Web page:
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From Paul Elschot <paul.elsc...@xs4all.nl>
Subject Re: Lucene performance bottlenecks
Date Sat, 03 Dec 2005 21:42:59 GMT
On Saturday 03 December 2005 14:09, Andrzej Bialecki wrote:
> Paul Elschot wrote:
> 
> >In somewhat more readable layout:
> > 
> >+(url:term1^4.0 anchor:term1^2.0 content:term1
> >   title:term1^1.5  host:term1^2.0)
> >+(url:term2^4.0 anchor:term2^2.0 content:term2
> >   title:term2^1.5 host:term2^2.0)
> >url:"term1 term2"~2147483647^4.0 
> >anchor:"term1 term2"~4^2.0
> >content:"term1 term2"~2147483647
> >title:"term1 term2"~2147483647^1.5
> >host:"term1 term2"~2147483647^2.0
> >
> >The first two clauses with + prefixes are required, and I would guess
> >that the 5 way disjunctions inside these clauses take most of the cpu time
> >during search.
> >  
> >
> 
> That's an interesting observation. This suggests that it could pay off 
> to glue these fields together and change this to a query on a single 
> combined field, right? I.e. to trade off space for speed.

Yes.
Querying the host field like this in a web page index can be dangerous
business. For example when term1 is "wikipedia" and term2 is "org",
the query will match at least all pages from wikipedia.org.

> 
> >The remaining clauses will be skipped to only when the two required
> >clauses are both present, so these are probably not the problem.
> >In the call tree for scoring these can be identified by the skipTo()
> >being called inside the score() method at the top level.
> >
> >This is one of the cases in which BooleanScorer2 can be faster
> >than the 1.4 BooleanScorer because the 1.4 BooleanScorer does
> >not use skipTo() for the optional clauses.
> >Could you try this by calling the static method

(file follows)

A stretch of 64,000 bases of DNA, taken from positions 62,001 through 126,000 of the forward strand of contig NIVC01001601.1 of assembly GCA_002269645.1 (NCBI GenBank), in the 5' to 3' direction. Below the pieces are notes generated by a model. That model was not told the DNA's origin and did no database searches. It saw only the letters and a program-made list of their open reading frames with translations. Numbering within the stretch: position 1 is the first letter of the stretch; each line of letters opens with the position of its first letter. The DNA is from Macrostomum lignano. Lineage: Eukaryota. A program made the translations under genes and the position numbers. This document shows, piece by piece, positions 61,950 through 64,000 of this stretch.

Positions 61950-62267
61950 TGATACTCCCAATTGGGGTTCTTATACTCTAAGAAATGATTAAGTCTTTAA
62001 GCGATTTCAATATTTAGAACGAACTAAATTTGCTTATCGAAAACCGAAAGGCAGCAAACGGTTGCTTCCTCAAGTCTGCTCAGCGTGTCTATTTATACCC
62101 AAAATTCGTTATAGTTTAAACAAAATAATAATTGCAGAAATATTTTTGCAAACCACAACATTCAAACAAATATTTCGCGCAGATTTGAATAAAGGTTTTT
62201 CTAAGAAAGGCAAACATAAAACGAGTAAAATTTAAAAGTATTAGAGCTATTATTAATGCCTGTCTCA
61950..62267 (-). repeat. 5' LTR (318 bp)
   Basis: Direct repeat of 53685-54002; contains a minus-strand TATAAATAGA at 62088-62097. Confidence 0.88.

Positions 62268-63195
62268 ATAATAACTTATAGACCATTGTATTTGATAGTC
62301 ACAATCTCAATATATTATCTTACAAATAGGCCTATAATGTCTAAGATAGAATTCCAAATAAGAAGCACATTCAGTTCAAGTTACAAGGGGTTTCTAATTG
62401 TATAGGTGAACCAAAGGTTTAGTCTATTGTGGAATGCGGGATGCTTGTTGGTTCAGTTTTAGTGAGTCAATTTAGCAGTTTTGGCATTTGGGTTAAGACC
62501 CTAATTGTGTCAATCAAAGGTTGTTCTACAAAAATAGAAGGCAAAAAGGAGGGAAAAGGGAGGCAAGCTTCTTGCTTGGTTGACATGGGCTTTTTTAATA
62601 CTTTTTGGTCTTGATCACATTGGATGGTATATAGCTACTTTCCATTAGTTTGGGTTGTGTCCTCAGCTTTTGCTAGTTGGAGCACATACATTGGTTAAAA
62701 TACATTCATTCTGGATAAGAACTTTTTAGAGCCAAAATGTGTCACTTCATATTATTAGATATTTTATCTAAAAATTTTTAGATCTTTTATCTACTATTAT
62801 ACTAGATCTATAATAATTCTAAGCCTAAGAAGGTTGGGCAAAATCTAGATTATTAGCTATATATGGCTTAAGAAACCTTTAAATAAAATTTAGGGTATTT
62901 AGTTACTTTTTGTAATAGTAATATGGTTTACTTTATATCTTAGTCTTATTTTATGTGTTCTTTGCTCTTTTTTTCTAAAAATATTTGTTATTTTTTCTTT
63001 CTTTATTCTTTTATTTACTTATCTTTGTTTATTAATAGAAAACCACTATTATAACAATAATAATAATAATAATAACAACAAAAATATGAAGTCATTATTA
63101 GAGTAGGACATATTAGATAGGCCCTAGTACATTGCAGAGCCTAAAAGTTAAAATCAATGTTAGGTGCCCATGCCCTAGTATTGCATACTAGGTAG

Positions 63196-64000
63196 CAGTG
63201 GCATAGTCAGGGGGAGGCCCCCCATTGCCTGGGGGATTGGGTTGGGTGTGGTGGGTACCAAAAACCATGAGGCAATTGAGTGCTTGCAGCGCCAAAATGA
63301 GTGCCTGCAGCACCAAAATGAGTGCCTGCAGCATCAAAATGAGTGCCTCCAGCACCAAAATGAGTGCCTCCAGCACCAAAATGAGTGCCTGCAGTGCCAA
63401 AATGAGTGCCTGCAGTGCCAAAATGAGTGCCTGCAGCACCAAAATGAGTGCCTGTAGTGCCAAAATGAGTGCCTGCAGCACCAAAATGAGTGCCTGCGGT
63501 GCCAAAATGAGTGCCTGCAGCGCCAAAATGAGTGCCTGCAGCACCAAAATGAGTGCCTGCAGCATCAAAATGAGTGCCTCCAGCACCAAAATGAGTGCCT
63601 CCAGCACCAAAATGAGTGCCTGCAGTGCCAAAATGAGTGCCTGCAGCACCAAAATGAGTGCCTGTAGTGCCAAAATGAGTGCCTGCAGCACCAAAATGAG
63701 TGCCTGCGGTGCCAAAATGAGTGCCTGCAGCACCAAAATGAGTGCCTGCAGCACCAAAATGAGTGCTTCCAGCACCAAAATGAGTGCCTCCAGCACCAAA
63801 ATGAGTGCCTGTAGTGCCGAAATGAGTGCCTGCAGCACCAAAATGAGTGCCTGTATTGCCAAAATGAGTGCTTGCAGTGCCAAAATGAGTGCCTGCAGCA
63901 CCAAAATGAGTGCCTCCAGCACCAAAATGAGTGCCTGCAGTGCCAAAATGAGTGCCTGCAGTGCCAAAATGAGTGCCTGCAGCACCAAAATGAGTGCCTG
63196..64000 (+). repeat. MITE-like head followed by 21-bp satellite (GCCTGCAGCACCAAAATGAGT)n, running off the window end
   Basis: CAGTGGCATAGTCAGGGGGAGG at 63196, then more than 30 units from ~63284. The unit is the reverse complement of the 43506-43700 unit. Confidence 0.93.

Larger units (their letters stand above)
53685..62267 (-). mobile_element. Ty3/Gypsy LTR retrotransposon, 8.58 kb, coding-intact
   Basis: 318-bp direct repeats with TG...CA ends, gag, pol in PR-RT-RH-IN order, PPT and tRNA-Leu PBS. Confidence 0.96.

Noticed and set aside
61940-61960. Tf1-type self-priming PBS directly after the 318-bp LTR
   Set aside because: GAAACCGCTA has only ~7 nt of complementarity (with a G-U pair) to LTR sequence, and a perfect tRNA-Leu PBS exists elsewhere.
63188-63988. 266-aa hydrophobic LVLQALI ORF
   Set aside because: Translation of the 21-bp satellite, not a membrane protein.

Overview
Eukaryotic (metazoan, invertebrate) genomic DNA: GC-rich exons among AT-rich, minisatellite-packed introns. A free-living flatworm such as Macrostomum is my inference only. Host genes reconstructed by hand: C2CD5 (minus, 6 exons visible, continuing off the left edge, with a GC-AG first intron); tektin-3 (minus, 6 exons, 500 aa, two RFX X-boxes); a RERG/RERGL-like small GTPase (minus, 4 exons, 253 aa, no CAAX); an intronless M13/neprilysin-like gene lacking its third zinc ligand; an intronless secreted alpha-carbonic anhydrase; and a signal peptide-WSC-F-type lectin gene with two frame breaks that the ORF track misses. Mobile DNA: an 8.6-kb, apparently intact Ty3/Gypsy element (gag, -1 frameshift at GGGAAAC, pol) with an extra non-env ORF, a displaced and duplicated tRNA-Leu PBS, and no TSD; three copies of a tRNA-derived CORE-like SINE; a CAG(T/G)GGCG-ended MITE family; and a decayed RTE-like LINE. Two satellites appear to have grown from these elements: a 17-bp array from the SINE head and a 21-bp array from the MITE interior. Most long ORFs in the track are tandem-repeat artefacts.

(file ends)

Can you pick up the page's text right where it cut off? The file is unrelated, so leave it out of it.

> >BooleanQuery.setUseScorer14(true) and repeating the test?
> >  
> >
> 
> Ok, I'll be able to do this on Monday.
> 
> >
> >>For those interested in profiler info, look here:
> >>
> >>http://www.getopt.org/lucene/20051202/
> >>    
> >>
> >
> >Thanks for making this available.
> >I had a short look and noticed that the times in the call tree are 
cumulative.
> >Would it be possible to record cpu time per method by subtracting the
> >times of the called methods?
> >  
> >
> 
> I think so, I'll check it back on Monday.
> 
> >Another interesting statistic is the actual numbers of times the methods 
get
> >called. The scorers used by BooleanScorer2 can use rather deep
> >call trees for scoring. These method calls are not free, and I would like
> >to know whether these form a bottleneck. 
> >  
> >
> 
> This statistics is available when I run with a high-detail profiling 
> (which slows down JVM considerably, like 10x). I can collect these too, 
> if it's interesting.

One measurement at a time is more than enough for me, and the slow
down does not seem to make this a good candidate to do first.

> >>From the hot spots output of the profiler info I see that the following 
methods:
> >- PhrasePositions.nextPosition
> >- SegmentTermDocs.read
> >have a larger portion of cpu time spent in the method.
> >Looking at the expanded query, seeing PhrasePositions.nextPosition
> >here is not a surprise.
> >
> >The fact that SegmentTermDocs.read shows up might explain
> >the reason why only a little heap is used:  Lucene normally leaves
> >the file buffering to the operating system, and
> >when the file buffers are read the index data is decompressed
> >mostly by the readVInt method.
> >  
> >
> 
> Yes, I understand it now. But perhaps it's time to contest this 
> approach: if there is so much heap available, does it still make sense 
> to rely so much on OS caching, if we have the space to do the caching 
> inside JVM (at least for a large portion of the index)?

You can try and use Lucene's RAMDirectory when you have enough RAM.
However, for larger indexes, It is easier to fit the index files  in RAM
(in OS buffers) than the decompressed index data (inside the JVM).

Also, caching query results by query text is probably more effective
than caching the JVM version of the searched index data.

Regards,
Paul Elschot


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